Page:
This week's articles critique the United Nations, big labor, big business, the mainstream media and President Obama.
— Alleen Brown focuses on education.
“Lawmakers Introduce Sweeping Sex Ed Bill To Expand LGBT Inclusive, Gender Balanced Health Classes,” by Tara Culp-Ressler. ThinkProgress, February 15, 2013.
Last week democratic legislators re-introduced a bill that would fund "medically accurate" sex education programs that are LGBT-inclusive, avoid gender stereotypes and talk about HIV. It's unclear that such a bill's passage would convince states pushing abstinence-only curricula to change course.
— James Cersonsky focuses on labor and education.
“Immigration Reform May Come With Big Gifts to Employers,” by Samantha Winslow. Labor Notes, February 18, 2013.
What does big labor have to say about immigration reform? For one, not necessarily the same things as its smaller allies. In this piece, Samantha Winslow lays out the immigration reform goals of the US's major labor federations, the AFL-CIO and Change to Win. Winslow departs from Steven Greenhouse at The New York Times in giving equal time to non-union groups like the National Guestworker Alliance and the National Immigration Law Center. It's an interesting mix of perspectives. How will big labor's immigration reform politics affect guest workers? What does it mean for unions and the Chamber of Commerce to have "common ground"?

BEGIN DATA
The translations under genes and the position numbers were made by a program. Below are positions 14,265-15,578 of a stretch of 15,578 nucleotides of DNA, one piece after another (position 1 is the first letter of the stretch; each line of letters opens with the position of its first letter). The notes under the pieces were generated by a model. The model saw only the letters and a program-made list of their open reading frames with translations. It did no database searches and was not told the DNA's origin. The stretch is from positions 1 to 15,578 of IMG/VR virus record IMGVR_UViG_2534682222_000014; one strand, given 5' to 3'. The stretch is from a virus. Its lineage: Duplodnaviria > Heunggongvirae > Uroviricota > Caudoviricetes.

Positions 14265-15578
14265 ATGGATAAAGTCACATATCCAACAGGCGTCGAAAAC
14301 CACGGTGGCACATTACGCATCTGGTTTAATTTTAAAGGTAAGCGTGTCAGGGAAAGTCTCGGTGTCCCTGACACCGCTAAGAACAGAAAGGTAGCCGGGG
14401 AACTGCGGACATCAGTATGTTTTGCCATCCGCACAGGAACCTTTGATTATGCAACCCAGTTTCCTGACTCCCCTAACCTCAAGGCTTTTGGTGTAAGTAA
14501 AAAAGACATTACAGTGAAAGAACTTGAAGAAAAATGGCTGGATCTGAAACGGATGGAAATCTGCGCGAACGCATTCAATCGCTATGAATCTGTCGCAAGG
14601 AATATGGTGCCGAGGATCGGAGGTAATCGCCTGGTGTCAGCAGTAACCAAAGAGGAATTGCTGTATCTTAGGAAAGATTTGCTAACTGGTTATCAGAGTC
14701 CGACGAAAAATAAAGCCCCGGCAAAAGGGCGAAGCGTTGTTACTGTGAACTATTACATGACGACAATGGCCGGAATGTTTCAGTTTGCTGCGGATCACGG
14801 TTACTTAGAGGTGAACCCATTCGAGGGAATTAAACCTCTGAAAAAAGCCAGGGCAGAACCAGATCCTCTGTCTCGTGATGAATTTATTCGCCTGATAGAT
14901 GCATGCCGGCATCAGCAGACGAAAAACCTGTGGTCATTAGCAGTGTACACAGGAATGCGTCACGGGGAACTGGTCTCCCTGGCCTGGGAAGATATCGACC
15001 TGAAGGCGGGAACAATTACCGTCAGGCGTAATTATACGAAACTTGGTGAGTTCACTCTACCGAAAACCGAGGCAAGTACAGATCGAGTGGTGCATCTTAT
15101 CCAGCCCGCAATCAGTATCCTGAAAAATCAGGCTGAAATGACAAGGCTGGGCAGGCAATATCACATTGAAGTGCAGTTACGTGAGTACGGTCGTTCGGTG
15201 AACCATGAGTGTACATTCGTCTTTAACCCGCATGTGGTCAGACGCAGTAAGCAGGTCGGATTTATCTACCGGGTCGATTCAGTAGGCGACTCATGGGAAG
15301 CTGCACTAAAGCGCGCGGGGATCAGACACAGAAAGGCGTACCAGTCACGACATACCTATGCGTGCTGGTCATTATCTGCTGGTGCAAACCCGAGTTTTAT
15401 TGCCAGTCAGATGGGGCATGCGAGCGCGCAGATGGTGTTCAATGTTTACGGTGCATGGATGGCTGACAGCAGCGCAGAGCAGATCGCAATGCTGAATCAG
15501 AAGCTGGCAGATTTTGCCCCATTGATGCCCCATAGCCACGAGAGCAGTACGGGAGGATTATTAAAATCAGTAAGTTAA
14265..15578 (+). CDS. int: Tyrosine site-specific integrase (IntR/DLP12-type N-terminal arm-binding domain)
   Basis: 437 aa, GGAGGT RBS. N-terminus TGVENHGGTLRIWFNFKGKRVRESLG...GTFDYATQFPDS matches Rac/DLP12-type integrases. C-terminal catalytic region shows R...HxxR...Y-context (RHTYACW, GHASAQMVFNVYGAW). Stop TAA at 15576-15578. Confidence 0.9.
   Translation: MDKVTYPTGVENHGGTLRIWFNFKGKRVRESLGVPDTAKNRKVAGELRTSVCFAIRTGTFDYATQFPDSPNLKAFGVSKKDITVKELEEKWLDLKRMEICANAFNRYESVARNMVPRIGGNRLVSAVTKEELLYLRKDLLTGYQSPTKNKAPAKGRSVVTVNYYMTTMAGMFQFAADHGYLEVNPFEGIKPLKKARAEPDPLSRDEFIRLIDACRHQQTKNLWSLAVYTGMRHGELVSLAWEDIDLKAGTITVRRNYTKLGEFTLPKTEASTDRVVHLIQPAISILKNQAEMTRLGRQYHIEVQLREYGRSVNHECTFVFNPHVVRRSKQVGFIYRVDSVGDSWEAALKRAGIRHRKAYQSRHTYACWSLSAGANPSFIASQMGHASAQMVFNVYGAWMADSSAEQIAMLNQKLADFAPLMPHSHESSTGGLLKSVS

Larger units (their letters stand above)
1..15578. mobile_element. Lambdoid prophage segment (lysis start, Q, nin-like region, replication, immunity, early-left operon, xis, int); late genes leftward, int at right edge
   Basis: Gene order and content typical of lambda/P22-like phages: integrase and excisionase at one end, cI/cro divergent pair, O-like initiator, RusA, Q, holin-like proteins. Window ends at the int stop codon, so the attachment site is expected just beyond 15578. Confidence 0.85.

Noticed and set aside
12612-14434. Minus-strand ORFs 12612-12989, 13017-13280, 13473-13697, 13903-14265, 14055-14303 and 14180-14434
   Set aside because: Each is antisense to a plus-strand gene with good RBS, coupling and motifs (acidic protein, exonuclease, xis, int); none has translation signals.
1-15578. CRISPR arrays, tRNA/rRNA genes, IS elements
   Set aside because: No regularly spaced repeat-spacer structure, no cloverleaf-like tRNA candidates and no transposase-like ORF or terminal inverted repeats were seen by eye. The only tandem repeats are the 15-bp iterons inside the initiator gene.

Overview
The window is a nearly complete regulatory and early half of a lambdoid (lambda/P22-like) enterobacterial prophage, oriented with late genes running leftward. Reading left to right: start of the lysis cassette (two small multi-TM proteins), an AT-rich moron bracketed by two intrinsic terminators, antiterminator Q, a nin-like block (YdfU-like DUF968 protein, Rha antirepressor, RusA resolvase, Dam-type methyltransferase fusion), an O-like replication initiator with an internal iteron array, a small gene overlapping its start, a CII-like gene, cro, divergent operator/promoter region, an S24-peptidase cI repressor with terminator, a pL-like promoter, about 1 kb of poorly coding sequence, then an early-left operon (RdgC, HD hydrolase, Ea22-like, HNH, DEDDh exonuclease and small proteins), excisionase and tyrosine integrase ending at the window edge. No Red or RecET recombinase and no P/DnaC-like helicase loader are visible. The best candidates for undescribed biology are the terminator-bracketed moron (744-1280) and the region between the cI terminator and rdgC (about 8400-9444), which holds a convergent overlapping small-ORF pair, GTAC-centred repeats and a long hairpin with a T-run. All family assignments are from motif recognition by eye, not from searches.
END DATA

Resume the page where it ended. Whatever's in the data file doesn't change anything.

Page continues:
— Catherine Defontaine focuses on war, security and peace-related issues, African and French politics, peacekeeping and the link between conflicts and natural resources.
“The Incredible Shrinking United Nations,” by Suzanne Nossel. Foreign Policy, February 15, 2013.
As this article points out, in recent years, the UN has failed to act as a forum for high-stakes geopolitical decision-making. The UN has not been able to reach a consensus on a definition of terrorism and has not succeeded in spearheading significant actions on climate change. The UN has also failed to deter North Korea and Iran from developing nuclear weapons and remains paralyzed over the situation in Syria. Secretary General Ban Ki-Moon lacks charisma and is probably too low profile to act as a real leader addressing global challenges. Nevertheless, the UN and its various agencies play a significant role on technical, development and humanitarian issues, but these actions often remain unnoticed by the public. However, the real problem is the Security Council, plagued by high-level diplomatic rifts, political trade-offs and internal strife, as Member States don’t want the UN to meddle in their own disputes. The author of this article, Suzanne Nossel, identifies three steps the UN should take in order to reverse this trend. First, the UN should use its charismatic leaders and turn them into strong media personalities in order to gain more visibility. Second, the UN should accept to take credit for some of its successful contributions. This could be the case this spring if UN members agree on the world’s first treaty regulating trade in small arms. Third, the UN should take leadership on some issues, for example on LGBT rights within the UN. Yet it remains to be seen if the UN is able to overcome its own internal divisions.